With this breaking of stereotype what shines through is the reaction of Lenny to the events around her. She has a morbid curiosity about Dilnawas’s sisters who were massacred, is uninhibited about sharing cake with the Muslim boy who’s mother was raped and affronted that her birthday celebrations take a backseat in these troubled times. It goes to show that stereotypes are learnt. While Lenny had learnt the social practice of celebrating her birthday and held it important, she yet had to grasp the concepts of communal differences and gender biases.

Dilnawas whose sisters were amongst the corpses in the train highlights the change in the nature of men when pushed beyond the point of endurance. Seeing Shanta with Hassan breaks the last of his resistance, the consequences of which are horrifying for everyone involved. What happens in the end is anarchy. Much like the French Revolutions and its decent into anarchy that led to Emile Durkheim’s attempts to find the social glue that would bring back order to society. The climax of the film is a mirror that reflects how deep inbuilt stereotypes run.

Above all the film addresses the deep damage that colonialism can wreak even long after the foreign overlords are gone. In the historical contexts, the colonial forces for their own gain had stoked cultural and ethnic divisions between communities that had co existed more or less peacefully for centuries like the Muslims and Hindus in the subcontinent. The film portrays the violence between the respective groups occurring in the vacuum left behind when the white folks from the West who created the tinderbox lit the fuse and then abruptly withdrew.

Tuesday 16 August 2011

HAPPY INDEPENDENCE DAY SHEHLA

shehla masood
The first I heard of Shehla Masood was through my uncle Shankar Ghosh, a friend of hers. I was looking for a job and Kaku said Shehla, a wildlife activist could always use help with her work. It seemed ideal and I wrote to her but before she could reply I landed a job with a news channel and moved to Bombay. Following her closely through the internet and other social networking sites like many other, one could see her energy and extensive knowledge burst through every post.
The last I remember of her was while editing footage that had arrived from Bhopal to the news studio during the first Anna Hazare fast for the Lokpal Bill in April 2011. Through the reams of footage from every part of India suddenly her face jumped into frame. She had, like always, gathered a huge crowd in Bhopal and sat in solidarity with Anna. The reporter thrust the mike under her nose and she said with quiet fire, “we support the Lokpal, it is necessary.” “What is your name,” asked the reporter. ‘Shehla Masood.’ The reporter let the mike linger but Shehla had had her say. A true activist, she wasn’t in it for personal glory, trying to put herself before the issue by playing for the camera. Hence her footage was not ‘masala enough’ for our fiery news channel looking to catch eyeballs and her ‘byte’ went unaired.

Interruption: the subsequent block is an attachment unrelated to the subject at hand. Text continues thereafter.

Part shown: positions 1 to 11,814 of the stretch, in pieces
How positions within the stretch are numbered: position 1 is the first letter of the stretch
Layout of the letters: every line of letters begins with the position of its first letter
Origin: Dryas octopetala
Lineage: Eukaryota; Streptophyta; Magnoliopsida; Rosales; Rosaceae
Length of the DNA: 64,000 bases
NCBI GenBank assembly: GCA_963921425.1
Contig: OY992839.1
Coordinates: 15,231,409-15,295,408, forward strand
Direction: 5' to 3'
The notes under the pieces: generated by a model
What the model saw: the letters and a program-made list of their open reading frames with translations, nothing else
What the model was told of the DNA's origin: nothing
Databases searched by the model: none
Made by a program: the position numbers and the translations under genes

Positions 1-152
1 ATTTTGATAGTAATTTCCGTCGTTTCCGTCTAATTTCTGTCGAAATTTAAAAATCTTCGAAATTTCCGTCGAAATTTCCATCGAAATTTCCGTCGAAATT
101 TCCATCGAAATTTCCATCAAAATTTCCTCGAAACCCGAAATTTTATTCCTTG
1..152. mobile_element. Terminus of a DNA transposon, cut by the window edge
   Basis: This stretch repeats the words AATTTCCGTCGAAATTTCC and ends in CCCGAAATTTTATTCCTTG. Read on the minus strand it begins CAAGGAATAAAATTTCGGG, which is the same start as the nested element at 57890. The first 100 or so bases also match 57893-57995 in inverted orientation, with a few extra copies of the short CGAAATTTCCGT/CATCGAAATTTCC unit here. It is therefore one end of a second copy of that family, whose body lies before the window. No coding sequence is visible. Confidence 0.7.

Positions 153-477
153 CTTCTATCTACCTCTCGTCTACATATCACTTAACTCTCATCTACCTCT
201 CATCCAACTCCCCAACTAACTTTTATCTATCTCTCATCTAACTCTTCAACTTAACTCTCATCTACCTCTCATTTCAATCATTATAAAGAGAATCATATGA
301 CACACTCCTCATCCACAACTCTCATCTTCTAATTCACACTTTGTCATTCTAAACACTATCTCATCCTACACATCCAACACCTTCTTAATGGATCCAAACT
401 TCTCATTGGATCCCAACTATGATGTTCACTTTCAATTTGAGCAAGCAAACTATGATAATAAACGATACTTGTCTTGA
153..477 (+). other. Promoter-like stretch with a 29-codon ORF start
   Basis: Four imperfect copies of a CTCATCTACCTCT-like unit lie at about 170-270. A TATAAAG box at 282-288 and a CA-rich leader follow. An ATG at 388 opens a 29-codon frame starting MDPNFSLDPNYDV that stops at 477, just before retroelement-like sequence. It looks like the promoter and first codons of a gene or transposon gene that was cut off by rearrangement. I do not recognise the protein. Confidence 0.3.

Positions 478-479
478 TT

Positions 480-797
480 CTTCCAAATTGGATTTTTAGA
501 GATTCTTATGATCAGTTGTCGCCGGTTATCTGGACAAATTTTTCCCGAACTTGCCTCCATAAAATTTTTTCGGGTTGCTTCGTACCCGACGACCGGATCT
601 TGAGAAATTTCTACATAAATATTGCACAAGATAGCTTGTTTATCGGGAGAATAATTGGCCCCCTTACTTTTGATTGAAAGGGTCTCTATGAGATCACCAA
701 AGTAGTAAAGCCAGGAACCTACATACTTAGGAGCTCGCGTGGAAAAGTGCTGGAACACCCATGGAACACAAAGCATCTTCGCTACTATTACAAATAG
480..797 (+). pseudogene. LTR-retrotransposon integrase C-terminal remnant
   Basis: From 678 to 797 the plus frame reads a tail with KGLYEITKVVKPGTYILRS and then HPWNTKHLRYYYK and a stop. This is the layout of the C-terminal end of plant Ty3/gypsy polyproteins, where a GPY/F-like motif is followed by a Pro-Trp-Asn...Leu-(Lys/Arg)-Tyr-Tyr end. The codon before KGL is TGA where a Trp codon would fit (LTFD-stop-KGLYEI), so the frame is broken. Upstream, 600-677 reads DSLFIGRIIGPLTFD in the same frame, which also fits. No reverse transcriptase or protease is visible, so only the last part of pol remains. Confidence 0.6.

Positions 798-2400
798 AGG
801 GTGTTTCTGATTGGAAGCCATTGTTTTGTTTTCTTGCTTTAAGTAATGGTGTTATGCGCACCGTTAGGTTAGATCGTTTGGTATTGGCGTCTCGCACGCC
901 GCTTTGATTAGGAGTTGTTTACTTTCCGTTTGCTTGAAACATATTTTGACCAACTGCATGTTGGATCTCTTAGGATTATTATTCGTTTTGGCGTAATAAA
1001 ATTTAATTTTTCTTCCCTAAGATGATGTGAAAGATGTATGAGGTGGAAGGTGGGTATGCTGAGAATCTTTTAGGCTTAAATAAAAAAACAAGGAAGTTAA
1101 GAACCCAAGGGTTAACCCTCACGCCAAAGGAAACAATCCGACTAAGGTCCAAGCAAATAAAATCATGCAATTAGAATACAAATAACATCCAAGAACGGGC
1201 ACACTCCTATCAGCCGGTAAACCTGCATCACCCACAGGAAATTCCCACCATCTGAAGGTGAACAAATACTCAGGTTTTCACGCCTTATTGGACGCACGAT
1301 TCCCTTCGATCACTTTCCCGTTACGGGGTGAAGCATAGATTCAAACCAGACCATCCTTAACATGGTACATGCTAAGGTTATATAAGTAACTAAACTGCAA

Kaku just arrived home this morning, enroute to Bhopal to meet Shehla a day before the Wildlife Photography Exhibition she had organized on the 19th of August. Needless to say we are shocked and heartbroken.
RIP Shehla Masood ... friend, fighter and a thoroughly brave lady. It's taken less than 24hrs after Independence D for the Indian government to rear its ugly head and put Indians to shame. On one hand Anna Hazare is arrested for peaceful protests and on the other Shehla murdered in Bhopal for her courageous work as an RTI and Wildlife Activist. Shivraj Singh, the Forest Department, Land Mafia, Tiger Mafia and the entire state machinery is responsible for this cowardly act.

I am proud to be an Indian. Happy Independence Day.” - Shehla Masood, 15 August, 2011 ( Facebook)

Gandhi “the purpose of civil resistance is provocation”. Anna has succeeded in provoking the Govt and the Opposition. Hope he wins us freedom from corruption. Meet at 2 pm Boat Club Bhopal” - Shehla Masood, 16 August, 2011 few minutes before her martyrdom ( Facebook)

"We suspect that the considered timing of her elimination during the ongoing anti-corruption campaign when she was on her way to support Anna Hazare’s fast is meant to overshadow the issue of illegal Diamond mining project in Chhattarpur district, Madhya Pradesh by Rio Tinto and the political Mafiosi." http://kafila.org/2011/08/16/statement-on-the-martyrdom-of-shehla-masood/

“About 35 years old, Shehla was still sitting in the driver's seat when she was attacked; however, no one heard any gun shot. When the car didn't move for a while, the family members came out only to find that she had collapsed on one side with blood oozing out from her chest. “

http://timesofindia.indiatimes.com/india/Anna-Hazares-supporter-and-RTI-activist-shot-dead-in-Bhopal/articleshow/9622139.cms

Sunday 31 July 2011

Monday Morning Blues

Pillars of Creation refers to a photograph taken by the Hubble Telescope of elephant trunks of interstellar gas band dust in the Eagle Nebula. The leftmost pillar was about four light years in length. The finger-like protrusions at the top of the clouds were larger than our solar system . The Pillars of Creation no longer exist. In 2007, the astronomers announced that they were destroyed about 6,000 years earlier by the shockwaves from a supernova.

All of this makes you feel so insignificant. Like another excuse for why bother waking up on a Monday morning. We are just one teeny-tiny part of one of the planets in one of the solar systems in one of the galaxies in one of the universes, existing only in 3 dimensions anyway !

http://en.wikipedia.org/wiki/Pillars_of_Creation

Wednesday 29 June 2011

TOMATO CREAM PASTA

This is Pasta as it was originally meant to be. Hearty, simple and slurpalicious.

Bring a pot of water to boil, add a little salt and few drops of oil.

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Dump in the pasta, approximately 3 times more water than pasta. Boil for about 10-15 min for the much lauded ‘al dente’ firmness.